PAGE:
Knowing that our learners like sports, shopping, movies, etc, is a good start, but these topics alone are not the end. You can just as easily put a class to sleep by having them discuss the French movie John bought for his hockey player friend. Instead, knowing why they like sports, shopping, and movies, etc. is the crux. And the reason is that they are going through what developmental psychologists call “moral development.” As I have discussed in other Think Tank articles, moral development is the greatest sociological/psychological task all teens face. It means finding themselves, establishing their identities, by determining what they think is right, who they like, finding goals, etc. It is driven by their intense biologically-based need at this age to gain autonomy. We can do better than just saying they like sports, shopping, and movies; we can say they like these activities because they have a need show their competence, to express themselves, and to figure out the rights and wrongs of the world. This is also why many of them are so attracted to English, because it represents a counter-culture of independence. (… and classes taught by native speakers, not because they are non-Japanese, but because of the types of activities they tend to use lets students interact.)

So, with reward analysis, we can identify the topics that sustain student interest: those that let them share what is personally meaningful. However, even more important than “topics” for satisfying their deeper psychological needs – the need to bond, to gain self-esteem, to discover, and others – are the activities themselves. In my 30 years of teaching Japanese learners, I have found that having students make something, solve a problem, figure something out about life, and most importantly, share something meaningful with peers, gets the most mileage. In concrete terms, that might mean having them discuss something that changed their life, explain a childhood experience, propose a class party, discuss the kind of partner they want, solve an information gap mystery, negotiate a fashion remake, and so on.

Making students feel creative, smart, cared about, or self-aware, is the basis for every activity I write.

Indeed, making students feel creative, smart, cared about, or self-aware, is the basis for every activity I write, whether for a textbook or for just my own use in class.




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Peter Viney

Maximizing Student Talking Time



Twenty-five years ago I was at a conference in Germany. I was speaking, and one of my fellow speakers was something of an ELT guru, who shall be nameless. Then any lesson observation notes in teacher training kicked off with Student Talking Time vs. Teacher talking Time. Now this particular guru was a great advocate of paired and group activities, and on minimizing the intervention of the teacher into all that communication in English which was naturally taking place in his imagination. About three hundred people attended his talk and three minutes in, we were told to get into groups of four. Seven or eight minutes later, we’d assembled our groups of four amidst much confusion. We couldn’t agree which handout we’d been told to work our way through, because we’d all forgotten it during the fuss of assembling a group and noisily shifting our metal chairs. So we argued about that for a few minutes. It was too noisy for us to be able to ask our guru. We argued in English, we were, after all teachers of English. Handout settled, we worked ten minutes before we were stopped, and the guru spoke for two minutes. Incredibly, given the size of the audience we were told to assemble in new groups. Five minutes more of shuffling chairs and negotiating ensued. We then went through a list of questions about maximizing student talking time. Five minutes before the end of the talk, we were told to assess what we had learned today … in the groups, of course.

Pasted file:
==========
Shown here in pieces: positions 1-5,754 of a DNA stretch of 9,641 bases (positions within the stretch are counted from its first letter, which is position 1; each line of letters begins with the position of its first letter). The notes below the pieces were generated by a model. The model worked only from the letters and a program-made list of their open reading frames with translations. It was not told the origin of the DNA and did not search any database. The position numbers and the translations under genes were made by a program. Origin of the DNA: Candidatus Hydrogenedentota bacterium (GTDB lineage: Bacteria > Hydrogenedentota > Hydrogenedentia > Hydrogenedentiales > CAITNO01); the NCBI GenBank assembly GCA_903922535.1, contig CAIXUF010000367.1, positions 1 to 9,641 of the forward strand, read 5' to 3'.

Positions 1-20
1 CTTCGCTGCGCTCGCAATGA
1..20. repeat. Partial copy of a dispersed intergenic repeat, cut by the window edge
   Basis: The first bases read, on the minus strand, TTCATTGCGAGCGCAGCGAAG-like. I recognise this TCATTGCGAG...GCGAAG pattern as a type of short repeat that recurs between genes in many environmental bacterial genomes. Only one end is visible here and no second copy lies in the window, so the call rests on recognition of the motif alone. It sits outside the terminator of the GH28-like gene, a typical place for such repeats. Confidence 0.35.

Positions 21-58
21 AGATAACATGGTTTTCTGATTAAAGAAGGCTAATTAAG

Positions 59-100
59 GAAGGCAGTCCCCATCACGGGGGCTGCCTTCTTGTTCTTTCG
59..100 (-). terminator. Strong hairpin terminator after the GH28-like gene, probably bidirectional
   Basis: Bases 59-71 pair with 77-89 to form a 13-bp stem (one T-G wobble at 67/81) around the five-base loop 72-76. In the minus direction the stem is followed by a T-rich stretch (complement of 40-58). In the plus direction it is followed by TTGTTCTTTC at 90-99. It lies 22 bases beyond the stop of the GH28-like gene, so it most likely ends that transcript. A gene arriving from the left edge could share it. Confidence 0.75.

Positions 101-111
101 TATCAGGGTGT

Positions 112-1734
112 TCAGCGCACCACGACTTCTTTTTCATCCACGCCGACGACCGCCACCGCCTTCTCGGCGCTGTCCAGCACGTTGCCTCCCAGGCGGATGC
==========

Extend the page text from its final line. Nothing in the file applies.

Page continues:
My group of German high school teachers were furious. They had paid to come to the conference, and they had travelled a long way. They had not come to talk to each other, like they said, but to listen to native speakers and hopefully to glean ideas from the experts. They had taken the trouble to read the guru’s book in advance, and had discussed it. They all taught at the same school and had travelled together in the same mini-bus. They wanted to hear him talk. They were kind enough to say they were lucky to have been in a group with one of the very few native speakers in the room (me), but they dismissed the guru as “a really bad teacher.” I admired their confidence. So often in similar situations, I’ve watched teachers being perplexed, worried, and finally dismissive of the experts, but still feeling glad to have basked in the light of the guru’s presence. The German teachers simply saw that the Emperor was wearing no clothes.

The most appropriate medium for communication between one and three hundred is a lecture. It’s not impossible to do pair work with three hundred, though group work is really too complex to set up unless you have a “cabaret” seating arrangement where people are already seated around tables in small groups. When I was teaching in Britain in the 70s and 80s, my students had four lessons a day in classes of fifteen, plus two supplementary “lectures” a day. These lectures would be with ten classes assembled together, and they took place in a lecture room. We didn’t actually do “lectures” but we used to have short acted out dialogues with two teachers; students listening to and then singing English pop songs; or the BBC “On We Go” video series. We did repetition, drills, questions and pair work with one hundred and fifty. The proportion of pair work to teacher-centred work is the important factor. My ELT guru had it around 10 to 1. With very large numbers, I’d reverse that.